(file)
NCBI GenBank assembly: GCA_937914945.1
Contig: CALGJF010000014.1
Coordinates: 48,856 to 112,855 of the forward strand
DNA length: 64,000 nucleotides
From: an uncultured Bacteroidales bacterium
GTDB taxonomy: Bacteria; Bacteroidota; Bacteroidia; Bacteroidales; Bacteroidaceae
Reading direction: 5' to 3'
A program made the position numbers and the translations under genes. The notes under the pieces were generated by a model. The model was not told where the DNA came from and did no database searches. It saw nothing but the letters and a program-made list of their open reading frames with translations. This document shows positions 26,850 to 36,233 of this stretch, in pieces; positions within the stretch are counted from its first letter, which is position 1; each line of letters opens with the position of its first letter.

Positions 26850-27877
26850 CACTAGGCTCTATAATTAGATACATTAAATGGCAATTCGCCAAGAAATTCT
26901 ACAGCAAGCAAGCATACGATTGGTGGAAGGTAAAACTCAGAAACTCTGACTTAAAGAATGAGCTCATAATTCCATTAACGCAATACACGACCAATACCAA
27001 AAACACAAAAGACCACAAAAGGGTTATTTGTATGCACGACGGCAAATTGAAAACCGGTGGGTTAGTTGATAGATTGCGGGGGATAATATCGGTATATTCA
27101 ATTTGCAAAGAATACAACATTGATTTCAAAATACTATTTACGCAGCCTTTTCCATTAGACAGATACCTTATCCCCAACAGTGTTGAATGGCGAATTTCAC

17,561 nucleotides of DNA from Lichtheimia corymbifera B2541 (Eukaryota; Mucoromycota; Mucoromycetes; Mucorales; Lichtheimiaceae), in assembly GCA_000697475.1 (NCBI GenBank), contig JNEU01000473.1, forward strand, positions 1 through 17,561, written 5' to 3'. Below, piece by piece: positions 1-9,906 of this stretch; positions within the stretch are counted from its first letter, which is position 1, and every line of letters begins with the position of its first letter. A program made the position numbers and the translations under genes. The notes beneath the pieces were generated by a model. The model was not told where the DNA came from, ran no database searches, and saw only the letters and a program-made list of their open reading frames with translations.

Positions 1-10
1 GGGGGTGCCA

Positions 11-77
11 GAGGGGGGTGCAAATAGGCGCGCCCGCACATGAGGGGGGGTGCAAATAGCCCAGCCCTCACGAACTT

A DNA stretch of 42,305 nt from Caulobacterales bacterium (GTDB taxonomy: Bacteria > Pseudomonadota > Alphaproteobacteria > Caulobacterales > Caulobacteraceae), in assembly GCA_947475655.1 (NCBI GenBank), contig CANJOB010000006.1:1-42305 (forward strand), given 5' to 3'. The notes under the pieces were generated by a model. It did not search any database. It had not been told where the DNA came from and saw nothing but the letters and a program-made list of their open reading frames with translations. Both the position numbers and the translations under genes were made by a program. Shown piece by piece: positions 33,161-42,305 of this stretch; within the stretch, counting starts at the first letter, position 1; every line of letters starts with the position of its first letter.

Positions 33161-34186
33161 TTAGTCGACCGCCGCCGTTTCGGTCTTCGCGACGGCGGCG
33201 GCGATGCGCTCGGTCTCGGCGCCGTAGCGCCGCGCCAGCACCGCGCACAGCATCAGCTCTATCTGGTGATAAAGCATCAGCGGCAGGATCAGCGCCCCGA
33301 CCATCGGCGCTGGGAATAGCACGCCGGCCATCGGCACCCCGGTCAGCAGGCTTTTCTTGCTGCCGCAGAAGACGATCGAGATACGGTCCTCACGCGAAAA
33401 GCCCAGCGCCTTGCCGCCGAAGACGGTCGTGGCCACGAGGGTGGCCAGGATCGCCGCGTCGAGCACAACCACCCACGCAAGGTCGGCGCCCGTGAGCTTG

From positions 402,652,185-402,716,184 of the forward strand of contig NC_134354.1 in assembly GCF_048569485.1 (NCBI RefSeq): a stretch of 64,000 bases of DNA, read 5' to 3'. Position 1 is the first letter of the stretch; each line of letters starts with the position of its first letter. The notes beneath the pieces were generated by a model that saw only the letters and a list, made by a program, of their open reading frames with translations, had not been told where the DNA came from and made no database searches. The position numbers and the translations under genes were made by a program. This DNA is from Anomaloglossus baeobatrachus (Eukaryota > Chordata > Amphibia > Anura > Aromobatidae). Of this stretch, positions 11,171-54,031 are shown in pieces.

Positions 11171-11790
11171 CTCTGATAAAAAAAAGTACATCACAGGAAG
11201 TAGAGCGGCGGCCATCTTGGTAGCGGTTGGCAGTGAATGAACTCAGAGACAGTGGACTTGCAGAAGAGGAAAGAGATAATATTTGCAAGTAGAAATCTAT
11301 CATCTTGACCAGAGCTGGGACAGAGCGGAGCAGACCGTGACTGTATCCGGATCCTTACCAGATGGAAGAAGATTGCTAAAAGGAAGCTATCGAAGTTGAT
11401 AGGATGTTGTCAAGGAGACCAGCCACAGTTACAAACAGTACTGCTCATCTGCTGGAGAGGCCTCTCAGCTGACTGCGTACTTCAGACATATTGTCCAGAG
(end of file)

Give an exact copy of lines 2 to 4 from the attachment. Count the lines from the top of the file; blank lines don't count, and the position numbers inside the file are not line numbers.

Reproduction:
Contig: CALGJF010000014.1
Coordinates: 48,856 to 112,855 of the forward strand
DNA length: 64,000 nucleotides